Secrets of Success: Beware funds that hold back dividends
Saturday 08 January 2005
Scanning the usual crop of new year predictions once again reminds us of the force of JK Galbraith's axiom that economists make forecasts not because they know, but because they are asked.
Scanning the usual crop of new year predictions once again reminds us of the force of JK Galbraith's axiom that economists make forecasts not because they know, but because they are asked. In the case of brokers and other professionals with a vested interest in higher share prices, the safest bet continues to be to predict that the market will rise by around 10 per cent each year - which is where most such forecasts seem to have clustered.
This figure is no accident. Given inflation of 2-3 per cent per annum, it equates to the long-run return from equities as an asset class (7 per cent in real terms). It is notable that the most successful fund managers are more cautious about the outlook. My sense from talking to them is that most will be happy if they can register positive gains for the third year in a row.
The odd thing about 2004 is that it did in fact turn out to be that rare thing - a fairly average year. Bonds did little in price terms, despite some serious wobbles on the way to a mid-single-figure total return. The stock market (as measured by the total return of the FTSE All-Share index) hauled itself up to a return of just over 10 per cent, continuing the recovery from the market lows of spring 2003.
The other striking thing about the past year is that volatility fell to very low levels. Notable exceptions to this were a rising oil price, the continued outperformance of midcap and some smaller company shares, the final apotheosis of the house-price bubble and a fall in the value of the US dollar. Emerging markets and commodities also did well.
Looking forward, as always, it is easier to predict which variables are likely to change at some point in the future than to make specific forecasts about when that will happen. A good approach is to log trends that have moved out of kilter with their recent or long-term course and adjust your exposure when each looks like reverting to its traditional relationship.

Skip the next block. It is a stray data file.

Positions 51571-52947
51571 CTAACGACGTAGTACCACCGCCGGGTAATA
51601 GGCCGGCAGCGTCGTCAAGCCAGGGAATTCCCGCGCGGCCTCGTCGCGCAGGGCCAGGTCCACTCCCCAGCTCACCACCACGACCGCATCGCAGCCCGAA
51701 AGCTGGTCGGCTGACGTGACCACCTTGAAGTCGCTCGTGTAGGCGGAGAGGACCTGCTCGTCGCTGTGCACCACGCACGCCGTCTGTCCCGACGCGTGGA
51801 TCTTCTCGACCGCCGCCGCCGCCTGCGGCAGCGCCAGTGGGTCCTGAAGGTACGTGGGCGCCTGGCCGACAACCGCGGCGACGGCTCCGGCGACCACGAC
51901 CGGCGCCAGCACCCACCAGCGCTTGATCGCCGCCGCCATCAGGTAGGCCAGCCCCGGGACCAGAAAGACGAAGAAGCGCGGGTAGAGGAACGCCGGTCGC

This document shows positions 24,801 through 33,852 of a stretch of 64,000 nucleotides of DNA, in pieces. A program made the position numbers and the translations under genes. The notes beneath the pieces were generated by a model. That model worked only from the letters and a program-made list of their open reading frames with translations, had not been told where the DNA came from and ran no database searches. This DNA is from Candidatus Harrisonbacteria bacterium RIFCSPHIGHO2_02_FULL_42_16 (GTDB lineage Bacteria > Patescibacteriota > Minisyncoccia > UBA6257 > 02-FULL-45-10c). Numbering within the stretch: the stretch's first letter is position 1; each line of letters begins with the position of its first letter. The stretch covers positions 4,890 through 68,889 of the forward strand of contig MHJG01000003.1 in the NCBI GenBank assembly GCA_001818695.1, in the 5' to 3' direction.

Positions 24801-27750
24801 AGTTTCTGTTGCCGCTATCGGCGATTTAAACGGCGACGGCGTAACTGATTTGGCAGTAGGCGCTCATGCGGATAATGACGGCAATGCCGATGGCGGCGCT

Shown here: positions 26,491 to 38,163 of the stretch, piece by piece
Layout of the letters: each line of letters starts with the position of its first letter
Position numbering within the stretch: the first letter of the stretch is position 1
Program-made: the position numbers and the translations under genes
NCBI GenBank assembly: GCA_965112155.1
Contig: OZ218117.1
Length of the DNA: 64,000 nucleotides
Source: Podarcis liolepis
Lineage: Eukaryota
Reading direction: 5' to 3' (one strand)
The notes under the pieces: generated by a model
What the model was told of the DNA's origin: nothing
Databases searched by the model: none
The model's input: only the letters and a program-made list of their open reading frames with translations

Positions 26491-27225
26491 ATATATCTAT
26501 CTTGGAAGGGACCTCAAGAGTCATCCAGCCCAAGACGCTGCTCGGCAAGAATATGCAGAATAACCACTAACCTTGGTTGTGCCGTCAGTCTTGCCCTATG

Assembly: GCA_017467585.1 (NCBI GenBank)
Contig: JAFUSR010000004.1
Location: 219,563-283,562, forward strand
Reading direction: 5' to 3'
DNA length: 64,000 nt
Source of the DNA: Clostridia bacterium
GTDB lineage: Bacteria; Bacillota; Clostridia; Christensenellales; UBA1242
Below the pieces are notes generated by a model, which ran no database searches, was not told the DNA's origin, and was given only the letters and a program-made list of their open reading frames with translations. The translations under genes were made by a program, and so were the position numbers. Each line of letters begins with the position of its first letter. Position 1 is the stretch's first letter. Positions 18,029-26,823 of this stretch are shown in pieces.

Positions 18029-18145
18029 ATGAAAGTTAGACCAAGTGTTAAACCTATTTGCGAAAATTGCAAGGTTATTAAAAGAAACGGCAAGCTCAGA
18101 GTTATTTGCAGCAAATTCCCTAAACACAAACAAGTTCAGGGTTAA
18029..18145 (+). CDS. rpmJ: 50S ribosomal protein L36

In general, it can be said that the period of relative outperformance by smaller companies will end soon in favour of the large-cap sector/FTSE 100 index. The point when technology shares start a sustainable upward trend is also approaching - though my hunch is that it may be 2006 before it gathers pace.
In terms of overall market performance, next year, the first year of a new presidential term, is likely to deliver poor returns. It is traditionally the point at which tough measures to stabilise the economy after two years of blatant electioneering are introduced. This may already be happening to some extent, judging by comments from the Federal Reserve that imply a more aggressive tightening of monetary policy this year than some expected.
If you look more carefully at what happens to the US stock market, however, history suggests that when first years of new terms are good, they are very good indeed, typically with gains of more than 20 per cent. So if volatility returns, 2005 will almost certainly be an exciting year one way or another - the exact opposite of the consensus forecast. In the short term, however, both the US and UK stock markets look over-bought, as the chart suggests, with director selling in particular at a very high level.
One other prediction I make with some confidence is that 2005 will again be a good year for those selling "structured products". These are instruments that use derivatives to offer investors a tempting array of new risk-reward combinations. I confidently predict that some of these products will again cause regulators, investors and financial advisers difficulties in the months ahead. If you are tempted by one of these new products, approach with care - they can be difficult to analyse and model.